billy rennekamp

@billyrennekamp

Reducing ETH Gas by making an Asynchronous Tx with Oraclize

October 7th 2017

In a previous article (🤑) I was able to reduce an Ethereum transaction costing 95 Million (MM) gas down to 4.1MM by converting arrays to byte strings. This was a big step in the process of building clovers.network but 4.1MM gas was still unacceptable. I was able to reduce it again to 1.5MM by utilizing an Oracle to offload the bulk of the work and save only the result—basically making an asynchronous call on the Ethereum Virtual Machine (EVM).

The transaction in question contains a function that plays a game of Reversi using moves supplied by the user. If the game is valid and hasn’t previously been registered, the user becomes the owner of that board and is able to sell it as a Clover (✤). Furthermore, if the board is symmetrical then the user receives a mining reward in ERC20 ClubToken (︎♣︎) relative to the rarity of the symmetry. While the game is rather simple to program on the EVM the level of complexity is still very expensive. That’s because every step in the process of checking the game is saved along with the result of that game. This is important to prove the method of validation, however there’s another way to prove validation while not having to pay for it: ask an oracle 🔮.

An oracle provides a portal to the world outside of the EVM. If you want to know the current price of Ether in USD, Euro or GBP—ask an oracle. If you want to know the weather 🌤 in Chicago , who won the Cubs 🐻 game or whether your flight ✈️ to ORD is delayed—ask an oracle. You can also do things with an oracle that aren’t possible on the EVM like generate random numbers.

There’s some debate about whether these features belong on the Ethereum Blockchain, since in theory all transactions should be verifiable and repeatable—how can a URL request at a specific moment in time be repeatable? (For more information about that debate and oracles in general look here, here and here.) Luckily for me I wanted an oracle to call a function already on the EVM. That way the method of validation is still verifiable but I don’t have to spend gas recording all the steps producing the result.

He Said She Said…

Oraclize is an oracle that provides a great selection of datasources including Wolfram Alpha, IPFS and any publicly accessible URL. They also offer the ability to query various blockchains for basic info like block number and mining difficulty. I needed to run a non-transactional (constant) function on the Ethereum Blockchain using eth_call but Oraclize doesn’t offer it at this point. Instead I’ll use Infura’s publicly available Ethereum node to make a JSON RPC transaction (same way as Metamask does it). Before I get to building the JSON RPC POST request let’s look at the contract so far:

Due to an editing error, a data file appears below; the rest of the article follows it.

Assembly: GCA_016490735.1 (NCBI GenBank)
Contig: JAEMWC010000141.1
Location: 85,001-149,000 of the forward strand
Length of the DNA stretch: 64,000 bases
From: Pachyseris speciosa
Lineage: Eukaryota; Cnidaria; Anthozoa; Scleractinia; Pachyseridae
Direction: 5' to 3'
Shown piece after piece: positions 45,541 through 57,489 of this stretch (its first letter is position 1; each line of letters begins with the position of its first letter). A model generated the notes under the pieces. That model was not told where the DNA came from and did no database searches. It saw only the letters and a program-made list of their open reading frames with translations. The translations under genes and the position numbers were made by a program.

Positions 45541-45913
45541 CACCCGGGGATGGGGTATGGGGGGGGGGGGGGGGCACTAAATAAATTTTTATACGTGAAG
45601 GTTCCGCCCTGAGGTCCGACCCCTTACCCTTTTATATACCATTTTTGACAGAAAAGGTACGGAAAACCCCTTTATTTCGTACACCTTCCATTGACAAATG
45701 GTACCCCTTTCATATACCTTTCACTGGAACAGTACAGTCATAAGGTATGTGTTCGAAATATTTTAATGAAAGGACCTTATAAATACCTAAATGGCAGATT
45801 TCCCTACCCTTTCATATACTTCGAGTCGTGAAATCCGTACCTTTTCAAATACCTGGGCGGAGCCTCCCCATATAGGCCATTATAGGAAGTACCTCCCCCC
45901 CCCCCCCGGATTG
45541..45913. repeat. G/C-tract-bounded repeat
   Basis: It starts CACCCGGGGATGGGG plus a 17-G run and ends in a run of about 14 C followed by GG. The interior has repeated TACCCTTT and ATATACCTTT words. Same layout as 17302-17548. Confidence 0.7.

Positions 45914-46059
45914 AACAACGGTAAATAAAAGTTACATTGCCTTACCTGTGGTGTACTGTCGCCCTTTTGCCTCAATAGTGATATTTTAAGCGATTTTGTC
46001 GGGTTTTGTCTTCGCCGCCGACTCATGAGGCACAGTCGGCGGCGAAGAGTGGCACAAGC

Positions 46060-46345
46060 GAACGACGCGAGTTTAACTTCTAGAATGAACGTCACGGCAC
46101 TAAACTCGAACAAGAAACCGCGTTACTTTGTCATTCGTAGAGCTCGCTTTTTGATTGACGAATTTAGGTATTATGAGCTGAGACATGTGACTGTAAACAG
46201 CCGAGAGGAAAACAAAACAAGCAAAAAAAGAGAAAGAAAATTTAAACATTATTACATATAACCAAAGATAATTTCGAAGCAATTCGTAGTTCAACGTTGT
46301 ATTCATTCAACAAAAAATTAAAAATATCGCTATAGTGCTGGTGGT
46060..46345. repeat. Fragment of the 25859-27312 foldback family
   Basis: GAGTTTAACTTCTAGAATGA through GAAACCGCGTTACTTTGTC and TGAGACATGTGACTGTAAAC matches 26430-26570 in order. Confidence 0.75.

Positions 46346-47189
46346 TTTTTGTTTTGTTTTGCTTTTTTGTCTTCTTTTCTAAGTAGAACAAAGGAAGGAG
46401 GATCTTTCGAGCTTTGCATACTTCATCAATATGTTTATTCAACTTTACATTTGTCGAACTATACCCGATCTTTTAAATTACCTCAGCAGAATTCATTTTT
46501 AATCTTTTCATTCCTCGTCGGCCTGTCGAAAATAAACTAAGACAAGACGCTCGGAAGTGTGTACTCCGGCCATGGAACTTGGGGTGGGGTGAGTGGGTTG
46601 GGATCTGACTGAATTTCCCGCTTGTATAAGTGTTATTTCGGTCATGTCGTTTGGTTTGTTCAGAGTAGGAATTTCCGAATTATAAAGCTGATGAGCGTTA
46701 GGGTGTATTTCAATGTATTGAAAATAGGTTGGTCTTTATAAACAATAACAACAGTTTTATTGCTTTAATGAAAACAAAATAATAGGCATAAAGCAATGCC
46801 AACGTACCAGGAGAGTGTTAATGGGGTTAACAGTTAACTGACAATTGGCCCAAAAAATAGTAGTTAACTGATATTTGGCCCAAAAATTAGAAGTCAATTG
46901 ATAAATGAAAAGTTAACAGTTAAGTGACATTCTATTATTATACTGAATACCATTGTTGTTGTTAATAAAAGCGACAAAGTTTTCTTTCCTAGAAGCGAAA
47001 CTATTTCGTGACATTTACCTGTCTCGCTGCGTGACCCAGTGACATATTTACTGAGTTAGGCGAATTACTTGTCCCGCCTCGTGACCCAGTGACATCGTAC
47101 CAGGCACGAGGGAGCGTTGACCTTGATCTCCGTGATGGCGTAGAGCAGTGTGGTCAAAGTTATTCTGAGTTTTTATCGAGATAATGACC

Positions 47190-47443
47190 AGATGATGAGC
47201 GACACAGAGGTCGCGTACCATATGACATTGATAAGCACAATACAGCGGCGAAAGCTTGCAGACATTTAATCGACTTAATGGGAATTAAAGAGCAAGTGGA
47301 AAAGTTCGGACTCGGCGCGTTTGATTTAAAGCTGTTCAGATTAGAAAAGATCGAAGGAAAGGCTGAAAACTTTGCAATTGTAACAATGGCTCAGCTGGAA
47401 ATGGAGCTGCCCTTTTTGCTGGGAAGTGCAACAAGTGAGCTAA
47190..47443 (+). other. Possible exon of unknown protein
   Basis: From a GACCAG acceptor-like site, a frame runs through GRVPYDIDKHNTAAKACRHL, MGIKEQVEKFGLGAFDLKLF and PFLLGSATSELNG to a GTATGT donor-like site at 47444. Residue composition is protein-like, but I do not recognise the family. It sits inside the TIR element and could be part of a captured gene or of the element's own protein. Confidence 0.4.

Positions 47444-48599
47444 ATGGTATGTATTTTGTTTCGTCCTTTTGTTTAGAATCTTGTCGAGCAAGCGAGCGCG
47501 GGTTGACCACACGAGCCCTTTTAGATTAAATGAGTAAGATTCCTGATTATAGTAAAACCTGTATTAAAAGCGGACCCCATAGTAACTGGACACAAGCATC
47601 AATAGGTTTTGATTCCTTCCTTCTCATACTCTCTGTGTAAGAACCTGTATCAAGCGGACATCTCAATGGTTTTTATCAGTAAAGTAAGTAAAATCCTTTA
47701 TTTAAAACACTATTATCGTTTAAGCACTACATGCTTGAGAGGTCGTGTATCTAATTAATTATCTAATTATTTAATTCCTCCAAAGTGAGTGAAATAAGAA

function claimGame(bytes28 firstMoves, bytes28 lastMoves) {
if (isReal(firstMoves, lastMoves)) {
saveGame(firstMoves, lastMoves);
}
}
function isReal(bytes28 p1, bytes28 p2) constant returns(bool) {
// play the game and check for completeness and errors
...
}
function saveGame(bytes28 p1, bytes28 p2) {
// finally save the game
...
}

Here checkGame() is a function with game moves as parameters—in this case the moves are stored in bytes28 format (for a similar technique storing data in bytes check out the arrays to bytes article I mentioned earlier). The first thing checkGame() does is check if the moves play a real game by using isReal(). This is the expensive part of the contract that I’m trying to avoid. However you’ll notice that it is a constant function, meaning it doesn’t change anything on the blockchain. That’s why it would be possible to call it with an oracle, who wouldn’t need to pay any gas to do so. Afterwards the oracle can send the results back to the contract to be saved cheaply.

Adding Oraclize

The first step to utilizing Oraclize is to add their contract to yours. You can download a copy of oraclizeAPI.sol from their github. Add it to the top of your contract and let your contract inherit the functions. In this case I’m calling my contract CheapTrick.